Curbed: The Two Bridges area is Manhattan’s most vulnerable to flooding, sitting some seven feet above sea level. Flood barriers and new drainage infrastructure are planned to protect the neighborhood from prolific storm surge, but that alone will not fend off climate change.

Now, the city plans to elevate a nearly mile-long stretch of the East River esplanade as much as two feet in some sections in anticipation of rising sea levels. The effort is part of the $203-million Brooklyn Bridge-Montgomery Coastal Resilience project set to break ground in 2021 and be operational by 2024, almost 12 years after Superstorm Sandy flooded lower Manhattan.

“Since we’re going to be doing construction out here anyway, while we’re implementing this flood protection system … let’s build up the ground a little bit,” Lauren Micir, an associate at the engineering firm AECOM, hired by the city to lead the project, said at a Wednesday public meeting. “This is something that we’re doing to reduce the concern and worry about that sunny-day tidal flooding.”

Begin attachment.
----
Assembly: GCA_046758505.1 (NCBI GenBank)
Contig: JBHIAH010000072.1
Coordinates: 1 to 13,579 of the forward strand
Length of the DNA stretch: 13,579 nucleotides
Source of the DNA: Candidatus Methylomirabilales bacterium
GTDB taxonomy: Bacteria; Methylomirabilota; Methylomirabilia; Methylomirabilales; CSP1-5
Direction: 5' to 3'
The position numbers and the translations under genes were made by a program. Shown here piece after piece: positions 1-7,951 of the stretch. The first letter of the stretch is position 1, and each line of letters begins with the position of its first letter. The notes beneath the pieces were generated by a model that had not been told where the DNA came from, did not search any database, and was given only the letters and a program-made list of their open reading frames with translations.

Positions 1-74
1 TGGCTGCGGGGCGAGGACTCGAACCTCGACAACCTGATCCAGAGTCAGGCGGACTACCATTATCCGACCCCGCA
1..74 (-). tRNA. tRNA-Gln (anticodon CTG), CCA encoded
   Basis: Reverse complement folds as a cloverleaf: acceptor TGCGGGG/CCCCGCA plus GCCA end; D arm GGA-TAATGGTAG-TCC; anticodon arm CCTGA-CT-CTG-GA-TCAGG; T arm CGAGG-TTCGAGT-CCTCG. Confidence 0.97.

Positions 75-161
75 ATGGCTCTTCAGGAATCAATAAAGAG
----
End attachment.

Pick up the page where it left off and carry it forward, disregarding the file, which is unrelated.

The flood defense system will stretch from the Brooklyn Bridge to Montgomery Street with elevations as little as a few inches up to two feet. Steps and ramps will be installed to ensure locals can easily navigate the new platform. Beneath the esplanade, officials aim to beef up drainage infrastructure to divert storm water runoff from flooding the neighborhood. Above it, there will be an interconnected weave of flood barriers.

Much of the 0.82-mile section of the Two Bridge waterfront will feature flip-up barriers that can be triggered to form a 10-foot shield ahead of major storms, which will also help preserve locals’ waterfront views. In sections where that isn’t feasible due to below-ground infrastructure, roller gates will be installed near posts sticking up from the esplanade—the only piece of protections that will be up right year-round. Keeping sight lines and public access is a core project goal, Micir notes. Read more>>